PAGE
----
Sydney was the centre of the insurance broking world this week, when the heads of national broking associations from across the globe met to discuss the rising tide of global regulation.
As part of the World Federation of Insurance Intermediaries (WFII)15th World Council and Executive CSE Committee meetings, NIBA CEO Dallas Booth hosted his international counterparts for broad-ranging discussions on issues facing the broking industry.
European Federation of Insurance Intermediaries Chairman Paul Carty says the world is now a global village and each everyone is influenced by decisions made by the likes of the WTO, the OECD and the International Association of Insurance Supervisors (IAIS).
“Things are really cascading down at a global level and we can’t afford to ignore it,” he says.
“Regulation, particularly since the financial crisis, has only been in direction – upward. But I think there is a cycle involved in this and I think we’re just passing the peak of that cycle.
“We’ve gotten over the shock of the GFC and we’re asking ‘Are we getting value for money in consumer terms?’ All the resources we’ve put into regulation: has it improved matters? Is it paying off? What bits do we need to maintain? What bits do we need to shed?”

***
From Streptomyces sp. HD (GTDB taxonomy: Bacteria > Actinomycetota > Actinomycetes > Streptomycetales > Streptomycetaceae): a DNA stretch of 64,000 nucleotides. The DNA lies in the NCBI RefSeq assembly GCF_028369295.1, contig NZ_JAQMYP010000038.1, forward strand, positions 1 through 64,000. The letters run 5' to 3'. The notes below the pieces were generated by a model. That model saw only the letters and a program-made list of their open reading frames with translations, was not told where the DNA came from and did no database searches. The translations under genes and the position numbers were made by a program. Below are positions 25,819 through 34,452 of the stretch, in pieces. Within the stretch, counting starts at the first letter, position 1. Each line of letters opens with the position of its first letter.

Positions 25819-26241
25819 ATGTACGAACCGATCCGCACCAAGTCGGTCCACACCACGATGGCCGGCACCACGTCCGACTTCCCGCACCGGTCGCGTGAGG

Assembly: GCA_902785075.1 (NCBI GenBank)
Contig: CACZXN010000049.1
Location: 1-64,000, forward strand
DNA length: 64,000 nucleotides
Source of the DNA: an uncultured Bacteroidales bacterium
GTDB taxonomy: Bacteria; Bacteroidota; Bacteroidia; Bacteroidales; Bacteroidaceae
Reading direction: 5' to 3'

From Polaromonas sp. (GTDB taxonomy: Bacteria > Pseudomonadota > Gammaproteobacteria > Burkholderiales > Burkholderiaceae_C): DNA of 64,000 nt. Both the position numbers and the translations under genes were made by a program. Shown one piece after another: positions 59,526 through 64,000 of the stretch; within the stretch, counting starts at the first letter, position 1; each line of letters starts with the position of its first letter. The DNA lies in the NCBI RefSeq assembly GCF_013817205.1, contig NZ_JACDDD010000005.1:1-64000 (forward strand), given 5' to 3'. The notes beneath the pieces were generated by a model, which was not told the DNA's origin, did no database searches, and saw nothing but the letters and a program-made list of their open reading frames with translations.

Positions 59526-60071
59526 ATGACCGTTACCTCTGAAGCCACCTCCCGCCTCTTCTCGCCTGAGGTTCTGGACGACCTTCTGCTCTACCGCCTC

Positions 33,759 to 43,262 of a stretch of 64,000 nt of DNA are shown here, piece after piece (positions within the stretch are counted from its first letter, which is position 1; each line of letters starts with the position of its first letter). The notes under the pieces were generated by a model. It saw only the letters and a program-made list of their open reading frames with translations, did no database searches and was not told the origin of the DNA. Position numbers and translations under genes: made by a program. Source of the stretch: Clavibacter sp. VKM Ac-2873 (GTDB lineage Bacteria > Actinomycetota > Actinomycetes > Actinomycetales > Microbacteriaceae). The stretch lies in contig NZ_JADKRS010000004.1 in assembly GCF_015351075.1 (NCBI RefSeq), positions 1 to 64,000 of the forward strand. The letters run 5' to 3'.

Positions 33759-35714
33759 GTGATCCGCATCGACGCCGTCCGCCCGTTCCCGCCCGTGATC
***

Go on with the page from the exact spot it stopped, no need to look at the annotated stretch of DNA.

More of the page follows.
Independent Insurance Agents and Brokers of America President and CEO Bob Rusbuldt says having an international voice for brokers was only getting more vital.
“It is important as our economies are being globalised and free trade agreements are being implemented the international borders are becoming fuzzier every day,” he says.
“Whether its insurance or manufactured goods, products are going to flow across borders with increasing ease and that includes what we do as insurance brokers.”
Booth says the WFII was an invaluable advocate for brokers on the global stage.
“It is just so important, from the NIBA perspective and from the Australian perspective, that we are aware of what the regulators are discussing and have the opportunity to discuss those operations as they are developing their thinking,” he says.
“There have been a lot of proposals for more stringent regulations for insurance companies. That has an impact on price that we have to be careful with.”